like this plane; I was combustible.
I love you, Mama. A bone-shattering love.
Please know I wasn’t a broken bird. I was freed
from the velocity of flying. I rose
as my body collapsed, I soared
above the wreckage.
Natalie E. Illum is a poet, disability activist and singer living in Washington, D.C. She is the recipient of five Poetry Fellowship grants from the DC. Commission on the Arts and Humanities, a Jenny McKean Moore Fellowship, and is a Pushcart Prize and Best of the Net Nominee. Illum is also a singer-songwriter of the band All Her Muses, whose album, Not speaking in metaphor, was a 2023 Wammie nominee for Best Pop Album. She holds an MFA from American University, and was a founding member of the mothertongue collective, an monthly LGBTQA open mic and workshop series that ran for 13 years.
Natalie E. Illum is a resident of Shaw.
“Dear David” by K. Tyler Christensen
for David Wojnarowicz
(b. September 14, 1954 – d. July 22, 1992)
You died on my eleventh birthday
while I blew out my candles you drew
your last breath death by government neglect
AIDS took you and your friends from the world
of art and politics and I am your inheritor
your queer progeny a descendant spreading
your words as if they are your ashes
spread on the White House lawn I spread
your words to the bent ears of this generation
of lovers to anyone who wakes up
in this killing machine called america
and who knows what it is like to have a target
at their back to be marked as expendable
to be subject to the eradicating impulses
of the united states government who spread
the lie of the ONE-TRIBE NATION
and falsely promise freedom then indict us
for who we love abandon us when we show up
sick in the world they have created
for a select few I spread your words
not as if they are your ashes
but because they are your ashes—
they are what is left of you.
K. Tyler Christensen (any pronouns) is a writer living in Washington, DC. They are a professorial lecturer in the departments of Literature, and Critical Race, Gender, and Culture Studies (CRGC) at American University. Their chapbook, That Boy from Idaho, was published by Ghost City Press in 2020.
K. Tyler Christensen is a resident of Brookland.
“How I Became a Writer” by Tanya Paperny
How I Became a Writer
cut paper, hand-bound black cardboard
ruler, X-Acto knife, self-healing mat
Stone Soup submission mandates, “My First Book”
a facility with language
Santa Monica Public Library on 7th Street
bilingual “family home”
three siblings born in a country that no longer exists
handmade Papier-mâché puppets
who refused to speak English
log of a 1994 Moscow trip —
“it was very, very dirty there”
“I saw the place where they cut off people’s heads”
Anne Carson’s Autobiography of Red
an attempt to circumvent silence
escape the “family home”
looking out the window of a Greyhound bus
looking out the window of an Amtrak train
neglected industry along the Northeast Corridor
мастер и маргарита, горе от ума, жалобная книга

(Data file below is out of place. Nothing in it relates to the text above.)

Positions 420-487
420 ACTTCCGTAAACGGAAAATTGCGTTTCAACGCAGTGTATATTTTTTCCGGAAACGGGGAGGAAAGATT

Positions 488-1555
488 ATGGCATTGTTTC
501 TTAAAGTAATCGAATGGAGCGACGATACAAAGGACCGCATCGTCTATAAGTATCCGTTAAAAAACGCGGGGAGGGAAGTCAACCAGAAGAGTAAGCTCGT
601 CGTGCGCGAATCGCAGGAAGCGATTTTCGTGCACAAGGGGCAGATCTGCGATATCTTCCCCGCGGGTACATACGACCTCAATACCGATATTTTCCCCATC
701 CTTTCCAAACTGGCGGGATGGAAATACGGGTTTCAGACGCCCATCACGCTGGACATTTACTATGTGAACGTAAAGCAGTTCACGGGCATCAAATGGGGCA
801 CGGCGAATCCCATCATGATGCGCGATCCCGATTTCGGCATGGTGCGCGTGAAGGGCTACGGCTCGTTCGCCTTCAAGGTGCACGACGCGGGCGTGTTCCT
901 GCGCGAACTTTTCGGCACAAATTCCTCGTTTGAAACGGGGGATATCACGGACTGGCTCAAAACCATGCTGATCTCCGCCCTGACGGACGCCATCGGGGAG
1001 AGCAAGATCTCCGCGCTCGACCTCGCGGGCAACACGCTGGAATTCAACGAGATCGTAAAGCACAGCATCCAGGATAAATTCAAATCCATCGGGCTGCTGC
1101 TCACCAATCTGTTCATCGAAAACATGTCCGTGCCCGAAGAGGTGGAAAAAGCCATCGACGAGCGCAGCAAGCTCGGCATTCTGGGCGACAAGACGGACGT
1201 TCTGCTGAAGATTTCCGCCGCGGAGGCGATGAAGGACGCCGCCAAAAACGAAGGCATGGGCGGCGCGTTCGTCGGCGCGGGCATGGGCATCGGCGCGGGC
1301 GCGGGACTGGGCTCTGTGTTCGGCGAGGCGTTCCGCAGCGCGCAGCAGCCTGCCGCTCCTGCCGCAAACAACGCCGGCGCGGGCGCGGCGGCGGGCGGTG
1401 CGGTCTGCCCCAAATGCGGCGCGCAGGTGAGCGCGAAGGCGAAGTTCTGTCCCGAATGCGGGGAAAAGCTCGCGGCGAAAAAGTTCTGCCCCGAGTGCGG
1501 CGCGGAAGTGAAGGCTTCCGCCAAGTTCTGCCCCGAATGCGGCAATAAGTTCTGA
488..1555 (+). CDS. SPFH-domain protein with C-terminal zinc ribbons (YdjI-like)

third-culture kid but not quite
longing, diaspora, fracturing — the seductive lure of trauma
Tanya Paperny is a writer, editor, translator, curator and community builder in Washington, DC. The child of Soviet Jewish refugees, her works deals with the aftermath of atrocity. Tanya’s essays, poetry and reporting have appeared in LitHub, The Atlantic, The Washington Post, Washington City Paper, The Literary Review, Beltway Poetry Quarterly and elsewhere.
Tanya Paperny is a resident of Edgewood.
“To Live In That Country” by Dan Vera
To Live In That Country
glimpsed, imagined, and longed for,
to live within those borders
that once seemed impregnable,
whose language baffled yet enticed,
whose customs lay beyond all understanding,
its shared traditions and inside jokes,
its annual celebrations, its
quiet memorials to overcomings,
to hard fought victories,
to beloveds lost and remembered,
to have the joy of one day becoming
a proud and cherished citizen
of this country, long fought for
and now resplendent,
to live in the country of our queer loving.
Dan Vera is a DC-based writer and editor. An award-winning author of two poetry collections, he co-edited Imaniman: Poets Writing In The Anzaldúan Borderlands (Aunt Lute, 2016). His poetry appears in various journals, anthologies, and academic curricula. A featured reader around the country including the Poetry Foundation, Poets House and Dodge Poetry Festival, Vera co-curates the literary history site DC Writers’ Homes and chaired the Split This Rock board.
Dan Vera is a resident of Brookland/Michigan Park.
“Kourban” by Holly Mason Badra
The adults would say it to the kids, Kourban.
Like the sound a sheep makes, it goes “Core-baan.”
Kourban-e-bim, Kurdish translated into English means:
I am willing to sacrifice myself for you. I sacrifice myself to you.
A table of 12 chairs filled with aunts and uncles playing cards—
A young girl, I come up to my mother and whisper something into her ear,
I hear her tell them the secret as I walk away;
I hear them say, Kourban.
Not knowing then just what it meant, but knowing it made me feel
Both pleased and embarrassed— Kourban.
And now, when my own nephew is soft in my arms,